Two naked people are dead, and for Master Furong one thing is certain: Sha Jianmi is responsible
Sporting grey hair after his ordeal, Sha sets up shop near a construction site in Kuala Lumpur and somehow acquires a reputation that recommends him to Lang Jiajie (Lo Lieh), who's trying to seduce his way to Luo Yin's ("Tanny" aka Tien Ni) money and wants a love potion to lubricate his way. Sha demands payment in gold the size of his pet skull, though not in advance. Doing business with him is like dealing with the devil; you have to be careful what you ask for. His potion is good for a one-night stand, but in the morning an enraged Luo throws LJ out. Loverboy feels he didn't quite get what he wanted, but Sha doesn't care: pay or die. LJ doesn't pay, and he dies. But he's planted a thought in Luo Yin's head, since he stupidly admitted using a love potion, so the wealthy woman summons Sha to her home. She has the hots for architect Xu Nuo (Ti Lung) and, as LJ already noted, plenty of money to pay for a proper spell to lure him away from his betrothed (Lily Li). She's brazen enough to use Sha's potion on Xu's wedding day -- the briefly happy couple has Christian nuptials -- walking out with the groom in the middle of his reception as the bride looks on in horror.
Luo Yin has regrets the morning after, but she learns from her mistakes.
Luo has plenty of money to keep Sha keeping Xu in line, but Sha wants more than money. He covets Luo's body as well as her coins and gets both -- duding himself up for a while in the process in a naively charming way -- even as Luo keeps Xu as her plaything. To make things more certain she has the sorcerer put a death curse on Xu's betrothed, but her friends, figuring out that magic is involved -- the fact that they can see worms crawling beneath her skin is just a bit of a giveaway -- find that there's an expert in such things close at hand. It's none other than Master Furong, who after draining the evil worms from the intended victim heads to Luo's lair to place the place under a musical siege. The music loosens the villains' grip on Xu, who manages to escape (Ti Lung's only real fight scene in the picture is with a dog) as Furong holds Sha and his skull at bay.
Xu Nuo won't really be free again until Sha is dead, however, though temporary remedies like centipede soup are available. While Sha lives, Xu's the object of a spiritual tug of war as the bad guys reassert their influence. The film closes with a camp-cosmic showdown at the construction site as Shan and Furong vie for dominance with all the mystic powers in their arsenals, clouds gather as if the Red Sea's going to part, and poor Xu wanders among the girders. It's sort of like the climax of The Manitou staged by Harold Lloyd. I'm not sure if that'll mean anything to every reader, but to me that's a good thing: not quite intentionally funny, but it'll do.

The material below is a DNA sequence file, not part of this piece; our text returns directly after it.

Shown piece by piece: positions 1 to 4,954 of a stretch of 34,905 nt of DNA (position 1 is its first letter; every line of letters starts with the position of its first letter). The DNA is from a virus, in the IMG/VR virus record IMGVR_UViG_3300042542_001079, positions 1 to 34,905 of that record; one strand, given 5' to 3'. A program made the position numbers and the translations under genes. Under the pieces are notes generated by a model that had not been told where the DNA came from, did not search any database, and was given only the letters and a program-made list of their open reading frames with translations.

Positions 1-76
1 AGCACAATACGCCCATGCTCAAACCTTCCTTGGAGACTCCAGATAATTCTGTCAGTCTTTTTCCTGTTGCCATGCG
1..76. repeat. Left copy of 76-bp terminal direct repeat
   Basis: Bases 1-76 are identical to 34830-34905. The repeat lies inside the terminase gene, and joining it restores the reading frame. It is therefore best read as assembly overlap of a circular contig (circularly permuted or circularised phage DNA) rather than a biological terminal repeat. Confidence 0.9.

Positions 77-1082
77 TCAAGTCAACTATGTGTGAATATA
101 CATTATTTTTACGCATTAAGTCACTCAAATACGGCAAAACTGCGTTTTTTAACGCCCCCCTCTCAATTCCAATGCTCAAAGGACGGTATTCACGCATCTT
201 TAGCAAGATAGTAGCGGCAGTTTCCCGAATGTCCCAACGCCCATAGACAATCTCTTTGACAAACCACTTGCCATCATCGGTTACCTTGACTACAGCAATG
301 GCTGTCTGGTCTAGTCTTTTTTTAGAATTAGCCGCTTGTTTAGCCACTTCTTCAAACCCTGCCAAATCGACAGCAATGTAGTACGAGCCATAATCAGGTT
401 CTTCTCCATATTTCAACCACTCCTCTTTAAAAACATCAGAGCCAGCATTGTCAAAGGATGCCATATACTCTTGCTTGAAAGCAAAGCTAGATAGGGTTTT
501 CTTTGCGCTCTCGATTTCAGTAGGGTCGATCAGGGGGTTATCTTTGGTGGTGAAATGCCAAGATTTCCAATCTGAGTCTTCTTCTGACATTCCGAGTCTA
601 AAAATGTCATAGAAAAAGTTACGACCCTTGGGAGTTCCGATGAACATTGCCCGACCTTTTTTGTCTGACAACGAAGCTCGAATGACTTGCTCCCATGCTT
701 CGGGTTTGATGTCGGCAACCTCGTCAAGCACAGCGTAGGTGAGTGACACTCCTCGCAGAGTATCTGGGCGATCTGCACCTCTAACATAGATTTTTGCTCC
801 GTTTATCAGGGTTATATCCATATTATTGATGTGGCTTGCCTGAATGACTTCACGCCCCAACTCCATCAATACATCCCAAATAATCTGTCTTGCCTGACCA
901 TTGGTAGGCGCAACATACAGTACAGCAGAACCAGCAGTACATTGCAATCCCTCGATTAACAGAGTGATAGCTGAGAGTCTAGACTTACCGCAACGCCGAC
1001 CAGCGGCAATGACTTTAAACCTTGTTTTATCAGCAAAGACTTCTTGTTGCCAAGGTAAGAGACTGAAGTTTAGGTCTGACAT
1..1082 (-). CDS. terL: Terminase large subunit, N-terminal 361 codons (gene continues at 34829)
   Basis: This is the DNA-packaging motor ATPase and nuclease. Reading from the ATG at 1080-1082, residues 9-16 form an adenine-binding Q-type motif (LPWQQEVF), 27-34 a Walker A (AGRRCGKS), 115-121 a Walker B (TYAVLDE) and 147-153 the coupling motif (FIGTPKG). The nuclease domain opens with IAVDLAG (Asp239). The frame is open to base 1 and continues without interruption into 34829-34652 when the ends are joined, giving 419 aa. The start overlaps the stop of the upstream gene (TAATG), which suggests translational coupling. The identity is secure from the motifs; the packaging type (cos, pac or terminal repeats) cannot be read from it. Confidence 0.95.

Black Magic has a reputation for outrageous sleaze and gruesomeness, -- I haven't described the makings of some of Sha's potions, but one involves a woman stuffing rice in an intimate place --but I found it great fun. It's solid, sincere entertainment whether you find it amusing or revolting. For me, part of the fun was seeing martial-arts stalwarts like Ti Lung and Lo Lieh in situations they couldn't fight their way out of. It reinforces my feeling that they were decent actors as well as strong genre performers. Above all, however, Ku Feng carries the picture. Sha Jianmi is a great movie villain: powerful enough to be an indisputable menace, but not so powerful that he can't play the coward, too. Most importantly, Sha is no acolyte of abstract evil like a contemporary American devil worshipper, but a self-interested sociopath of limitless greed. He's perfectly hissable with just enough charisma to be compelling and just enough scuzzy venality that you're not going to root for him at the end. For moralists in the audience, he can be taken as an embodiment of the evils that can arise from loosened sexual mores, but apart from his dalliance with Luo he's more interested in money than anything else. After seeing too many villains in movies with vaguely apocalyptic motives, or who do evil to prove some kind of philosophical point, Sha is a breath of fresh air, though his breath probably doesn't smell that great.
Ho outreaches himself at the climax, as his effects can't live up to his vision, but he should have you committed enough to the story by then that you can forgive some of the cheapness and appreciate more of the craziness. As long as you're not squeamish, Black Magic is a grand piece of exotic entertainment and a landmark of global genre cinema from the Sleazy Seventies.